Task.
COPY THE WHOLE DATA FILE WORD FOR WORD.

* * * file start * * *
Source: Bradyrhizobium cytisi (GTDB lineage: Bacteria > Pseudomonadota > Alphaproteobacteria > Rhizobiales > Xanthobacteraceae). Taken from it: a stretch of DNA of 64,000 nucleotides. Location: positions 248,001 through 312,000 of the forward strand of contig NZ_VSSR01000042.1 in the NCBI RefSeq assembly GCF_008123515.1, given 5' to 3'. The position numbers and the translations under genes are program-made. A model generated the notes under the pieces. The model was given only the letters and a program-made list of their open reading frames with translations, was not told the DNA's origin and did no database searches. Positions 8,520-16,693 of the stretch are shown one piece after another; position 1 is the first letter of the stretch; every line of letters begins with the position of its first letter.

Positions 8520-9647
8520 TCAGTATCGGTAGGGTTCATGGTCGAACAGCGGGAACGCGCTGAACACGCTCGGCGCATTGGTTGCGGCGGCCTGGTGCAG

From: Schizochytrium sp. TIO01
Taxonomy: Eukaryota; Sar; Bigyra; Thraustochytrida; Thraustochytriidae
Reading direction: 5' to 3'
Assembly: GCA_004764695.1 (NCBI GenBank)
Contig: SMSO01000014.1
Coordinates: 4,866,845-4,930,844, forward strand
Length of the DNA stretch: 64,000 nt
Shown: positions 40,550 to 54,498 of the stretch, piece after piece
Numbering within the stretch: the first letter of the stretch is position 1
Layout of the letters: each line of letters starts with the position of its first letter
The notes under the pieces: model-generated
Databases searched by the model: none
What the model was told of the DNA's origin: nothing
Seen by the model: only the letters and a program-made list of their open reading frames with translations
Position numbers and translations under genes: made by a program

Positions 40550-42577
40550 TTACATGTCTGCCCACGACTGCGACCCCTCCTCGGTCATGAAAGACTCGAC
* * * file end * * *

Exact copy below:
Source: Bradyrhizobium cytisi (GTDB lineage: Bacteria > Pseudomonadota > Alphaproteobacteria > Rhizobiales > Xanthobacteraceae). Taken from it: a stretch of DNA of 64,000 nucleotides. Location: positions 248,001 through 312,000 of the forward strand of contig NZ_VSSR01000042.1 in the NCBI RefSeq assembly GCF_008123515.1, given 5' to 3'. The position numbers and the translations under genes are program-made. A model generated the notes under the pieces. The model was given only the letters and a program-made list of their open reading frames with translations, was not told the DNA's origin and did no database searches. Positions 8,520-16,693 of the stretch are shown one piece after another; position 1 is the first letter of the stretch; every line of letters begins with the position of its first letter.

Positions 8520-9647
8520 TCAGTATCGGTAGGGTTCATGGTCGAACAGCGGGAACGCGCTGAACACGCTCGGCGCATTGGTTGCGGCGGCCTGGTGCAG

From: Schizochytrium sp. TIO01
Taxonomy: Eukaryota; Sar; Bigyra; Thraustochytrida; Thraustochytriidae
Reading direction: 5' to 3'
Assembly: GCA_004764695.1 (NCBI GenBank)
Contig: SMSO01000014.1
Coordinates: 4,866,845-4,930,844, forward strand
Length of the DNA stretch: 64,000 nt
Shown: positions 40,550 to 54,498 of the stretch, piece after piece
Numbering within the stretch: the first letter of the stretch is position 1
Layout of the letters: each line of letters starts with the position of its first letter
The notes under the pieces: model-generated
Databases searched by the model: none
What the model was told of the DNA's origin: nothing
Seen by the model: only the letters and a program-made list of their open reading frames with translations
Position numbers and translations under genes: made by a program

Positions 40550-42577
40550 TTACATGTCTGCCCACGACTGCGACCCCTCCTCGGTCATGAAAGACTCGAC